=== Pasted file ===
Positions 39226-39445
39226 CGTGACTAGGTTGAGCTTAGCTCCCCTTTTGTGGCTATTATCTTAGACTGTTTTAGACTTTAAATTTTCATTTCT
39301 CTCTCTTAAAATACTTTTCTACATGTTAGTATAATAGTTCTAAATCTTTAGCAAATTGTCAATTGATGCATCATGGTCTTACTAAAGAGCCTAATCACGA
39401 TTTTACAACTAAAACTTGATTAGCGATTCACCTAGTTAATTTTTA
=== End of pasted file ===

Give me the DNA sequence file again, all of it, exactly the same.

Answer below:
Positions 39226-39445
39226 CGTGACTAGGTTGAGCTTAGCTCCCCTTTTGTGGCTATTATCTTAGACTGTTTTAGACTTTAAATTTTCATTTCT
39301 CTCTCTTAAAATACTTTTCTACATGTTAGTATAATAGTTCTAAATCTTTAGCAAATTGTCAATTGATGCATCATGGTCTTACTAAAGAGCCTAATCACGA
39401 TTTTACAACTAAAACTTGATTAGCGATTCACCTAGTTAATTTTTA